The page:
Nov. 28 (Bloomberg) -- Strategists at three of the world’s biggest banks are advising investors to buy Asian equities most tied to economic growth after valuations fell and the global economy showed signs of recovery.
Technology, industrial and materials stocks will climb next year as China’s expansion accelerates and concern about the U.S. fiscal cliff fades, Niall MacLeod, a strategist at UBS AG, wrote in a report today. Valuations for cyclical shares are about 40 percent lower than defensive equities, including household-products makers, according to a Nov. 26 note by Morgan Stanley’s Jonathan Garner. An improving earnings outlook will help lure investors, Citigroup Inc.’s Markus Rosgen wrote on Nov. 26.
The recommendations reflect growing confidence in the global economy as data in the past week signaled a rebound in Chinese manufacturing and an improving U.S. housing market. The MSCI Asia Pacific Index rose for five straight days through yesterday, bringing its gain this year to 8.7 percent. The gauge may climb another 18 percent through the end of 2013, according to MacLeod’s report.
“We expect cyclical conditions to improve, driven by the removal of U.S. uncertainty, stabilizing exports to Europe and the end of inventory adjustments in China,” Hong Kong-based MacLeod wrote. “Tactically our biggest call is to be overweight cyclical sectors over defensives.”
The MSCI Asia Pacific Index dropped 0.6 percent to 123.01 as of 4:28 p.m. in Hong Kong amid concern U.S. lawmakers have made little progress in talks to avert spending cuts and tax increases.
Analysts are turning less bearish on the earnings outlook for cyclical companies relative to defensive businesses, whose profits are less reliant on an expanding economy, according to Rosgen, a Hong Hong-based strategist at Citigroup.
“This will serve to increase the confidence of investors to have another look at the whole cyclical and financial space,” Rosgen wrote in his report this week.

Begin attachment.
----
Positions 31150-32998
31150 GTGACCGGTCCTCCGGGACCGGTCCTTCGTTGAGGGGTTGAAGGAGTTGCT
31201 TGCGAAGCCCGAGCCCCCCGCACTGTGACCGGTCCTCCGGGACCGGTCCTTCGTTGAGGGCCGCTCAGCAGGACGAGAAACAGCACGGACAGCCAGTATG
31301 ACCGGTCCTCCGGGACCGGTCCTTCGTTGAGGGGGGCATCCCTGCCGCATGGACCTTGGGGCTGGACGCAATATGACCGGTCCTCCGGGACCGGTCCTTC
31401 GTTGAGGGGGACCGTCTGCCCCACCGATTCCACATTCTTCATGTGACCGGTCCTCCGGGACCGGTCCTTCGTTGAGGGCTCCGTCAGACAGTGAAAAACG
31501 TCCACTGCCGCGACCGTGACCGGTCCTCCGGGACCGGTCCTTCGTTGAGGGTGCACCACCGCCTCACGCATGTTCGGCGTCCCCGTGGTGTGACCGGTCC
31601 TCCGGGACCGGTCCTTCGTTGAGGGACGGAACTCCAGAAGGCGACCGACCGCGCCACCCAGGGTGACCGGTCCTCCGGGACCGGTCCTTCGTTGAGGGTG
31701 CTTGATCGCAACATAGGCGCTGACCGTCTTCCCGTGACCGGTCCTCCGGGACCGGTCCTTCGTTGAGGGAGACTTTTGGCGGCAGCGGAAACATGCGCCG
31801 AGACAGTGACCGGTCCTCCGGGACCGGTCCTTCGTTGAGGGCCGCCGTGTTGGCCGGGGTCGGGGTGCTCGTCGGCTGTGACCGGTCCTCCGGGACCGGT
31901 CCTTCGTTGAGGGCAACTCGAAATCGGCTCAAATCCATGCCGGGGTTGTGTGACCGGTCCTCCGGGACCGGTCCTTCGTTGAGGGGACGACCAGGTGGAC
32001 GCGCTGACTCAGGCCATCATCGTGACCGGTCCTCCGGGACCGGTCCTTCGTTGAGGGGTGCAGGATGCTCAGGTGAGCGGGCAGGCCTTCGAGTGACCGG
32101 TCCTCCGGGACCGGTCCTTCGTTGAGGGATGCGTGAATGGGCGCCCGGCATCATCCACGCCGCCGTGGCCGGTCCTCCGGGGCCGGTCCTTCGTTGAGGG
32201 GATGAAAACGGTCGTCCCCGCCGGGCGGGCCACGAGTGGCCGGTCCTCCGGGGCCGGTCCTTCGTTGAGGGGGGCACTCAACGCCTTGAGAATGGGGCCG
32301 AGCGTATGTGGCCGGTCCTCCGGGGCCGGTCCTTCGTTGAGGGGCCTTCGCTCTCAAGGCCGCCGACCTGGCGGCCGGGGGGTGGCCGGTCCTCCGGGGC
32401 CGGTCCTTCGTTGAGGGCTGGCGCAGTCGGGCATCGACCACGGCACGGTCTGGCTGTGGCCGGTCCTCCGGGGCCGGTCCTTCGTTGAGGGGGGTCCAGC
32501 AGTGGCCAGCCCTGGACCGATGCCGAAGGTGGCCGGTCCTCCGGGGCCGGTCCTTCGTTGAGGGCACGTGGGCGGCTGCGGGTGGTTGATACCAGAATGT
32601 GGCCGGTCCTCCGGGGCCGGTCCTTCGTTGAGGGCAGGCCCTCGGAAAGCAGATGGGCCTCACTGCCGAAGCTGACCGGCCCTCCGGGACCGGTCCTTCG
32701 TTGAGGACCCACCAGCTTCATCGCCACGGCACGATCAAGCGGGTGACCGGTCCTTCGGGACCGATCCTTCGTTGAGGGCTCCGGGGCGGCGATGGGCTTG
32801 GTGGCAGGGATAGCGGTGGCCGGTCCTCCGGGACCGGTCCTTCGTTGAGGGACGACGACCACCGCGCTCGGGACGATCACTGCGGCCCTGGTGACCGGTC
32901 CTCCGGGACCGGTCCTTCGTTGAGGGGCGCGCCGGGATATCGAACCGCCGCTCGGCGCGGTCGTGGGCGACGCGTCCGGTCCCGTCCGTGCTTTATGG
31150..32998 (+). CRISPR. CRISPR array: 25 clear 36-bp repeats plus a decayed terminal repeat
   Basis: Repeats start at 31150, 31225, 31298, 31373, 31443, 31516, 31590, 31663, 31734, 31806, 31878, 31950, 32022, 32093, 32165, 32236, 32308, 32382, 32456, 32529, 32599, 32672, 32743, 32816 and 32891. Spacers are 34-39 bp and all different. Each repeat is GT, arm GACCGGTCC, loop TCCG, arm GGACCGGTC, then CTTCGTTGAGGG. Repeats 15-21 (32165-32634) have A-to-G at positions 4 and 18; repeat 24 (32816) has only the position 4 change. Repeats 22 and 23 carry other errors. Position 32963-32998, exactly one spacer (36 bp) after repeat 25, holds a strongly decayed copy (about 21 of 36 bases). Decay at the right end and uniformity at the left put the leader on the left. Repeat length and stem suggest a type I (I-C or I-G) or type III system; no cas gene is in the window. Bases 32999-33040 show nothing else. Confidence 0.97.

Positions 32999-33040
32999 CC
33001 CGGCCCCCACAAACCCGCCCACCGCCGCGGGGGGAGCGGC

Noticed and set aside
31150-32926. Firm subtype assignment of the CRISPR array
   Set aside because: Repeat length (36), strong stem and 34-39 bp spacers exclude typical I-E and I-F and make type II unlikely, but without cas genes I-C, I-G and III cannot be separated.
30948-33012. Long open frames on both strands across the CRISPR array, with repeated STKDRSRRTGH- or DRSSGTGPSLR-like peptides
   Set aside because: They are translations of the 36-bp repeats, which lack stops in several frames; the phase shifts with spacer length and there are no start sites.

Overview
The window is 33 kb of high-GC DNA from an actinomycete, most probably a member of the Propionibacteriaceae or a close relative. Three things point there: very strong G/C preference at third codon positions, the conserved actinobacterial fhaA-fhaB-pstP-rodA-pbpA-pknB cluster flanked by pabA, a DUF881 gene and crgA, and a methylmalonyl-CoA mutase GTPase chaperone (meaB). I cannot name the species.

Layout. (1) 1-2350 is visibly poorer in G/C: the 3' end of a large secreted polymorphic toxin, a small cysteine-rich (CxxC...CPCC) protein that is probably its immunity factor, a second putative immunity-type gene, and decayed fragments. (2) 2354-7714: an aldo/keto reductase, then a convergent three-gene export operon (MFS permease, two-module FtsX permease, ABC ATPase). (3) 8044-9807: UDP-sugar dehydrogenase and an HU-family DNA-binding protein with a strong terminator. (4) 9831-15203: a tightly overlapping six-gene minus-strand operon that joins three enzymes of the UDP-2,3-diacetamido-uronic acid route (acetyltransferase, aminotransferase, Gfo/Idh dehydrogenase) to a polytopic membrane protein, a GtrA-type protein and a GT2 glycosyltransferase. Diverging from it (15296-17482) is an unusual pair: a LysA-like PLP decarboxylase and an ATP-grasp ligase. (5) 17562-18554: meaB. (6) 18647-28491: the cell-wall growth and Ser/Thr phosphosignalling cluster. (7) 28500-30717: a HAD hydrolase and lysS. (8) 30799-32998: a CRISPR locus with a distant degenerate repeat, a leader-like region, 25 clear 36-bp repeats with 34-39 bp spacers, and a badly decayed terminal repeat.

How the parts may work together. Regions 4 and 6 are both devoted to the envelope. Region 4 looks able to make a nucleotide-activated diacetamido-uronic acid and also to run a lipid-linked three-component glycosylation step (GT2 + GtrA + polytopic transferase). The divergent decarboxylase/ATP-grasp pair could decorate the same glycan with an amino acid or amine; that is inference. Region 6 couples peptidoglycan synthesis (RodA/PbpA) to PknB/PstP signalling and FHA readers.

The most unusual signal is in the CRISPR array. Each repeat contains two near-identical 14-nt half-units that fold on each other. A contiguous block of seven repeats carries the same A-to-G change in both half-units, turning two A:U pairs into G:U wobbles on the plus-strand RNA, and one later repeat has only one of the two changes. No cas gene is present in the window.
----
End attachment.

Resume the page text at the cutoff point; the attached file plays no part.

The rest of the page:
China, the most important economy for cyclical companies, may expand 8.2 percent next year, up from 7.7 percent in 2012, wrote Garner, the chief Asia and emerging market strategist at Morgan Stanley. The bank prefers “cheap” industries such as energy and capital goods.
The MSCI Asia Pacific index may advance to 146 next year, compared with 123.71 at yesterday’s close, UBS’s MacLeod said. The gauge last traded at 146 in June 2008, before the collapse of Lehman Brothers Holdings Inc. helped spark the global financial crisis.
Stocks in the Asia Pacific measure may trade at 12.2 times 2013 earnings estimates, MacLeod wrote. The index is currently valued at 11.6 times, compared with the five-year average of 13, according to data compiled by Bloomberg.
UBS advised investors to hold more shares in South Korea, China and India than are represented in benchmark indexes.
“We favor Korea and China for their exposure to global and regional cyclical improvement,” MacLeod said. “We are also overweight India, one of the few markets where we expect monetary easing to continue next year and a structural return on earnings improvement.”
India’s inflation unexpectedly eased to an eight-month low in October and the government took steps in September to open up industries such as retail and aviation to foreign investment.
South Korea’s Kospi Index has climbed 4.8 percent this year, while the Hang Seng China Enterprises Index has gained 4.7 percent and the BSE India Sensitive Index increased 22 percent.
UBS has underweight recommendations on Australia, Indonesia, Hong Kong and Malaysia, according to the report.
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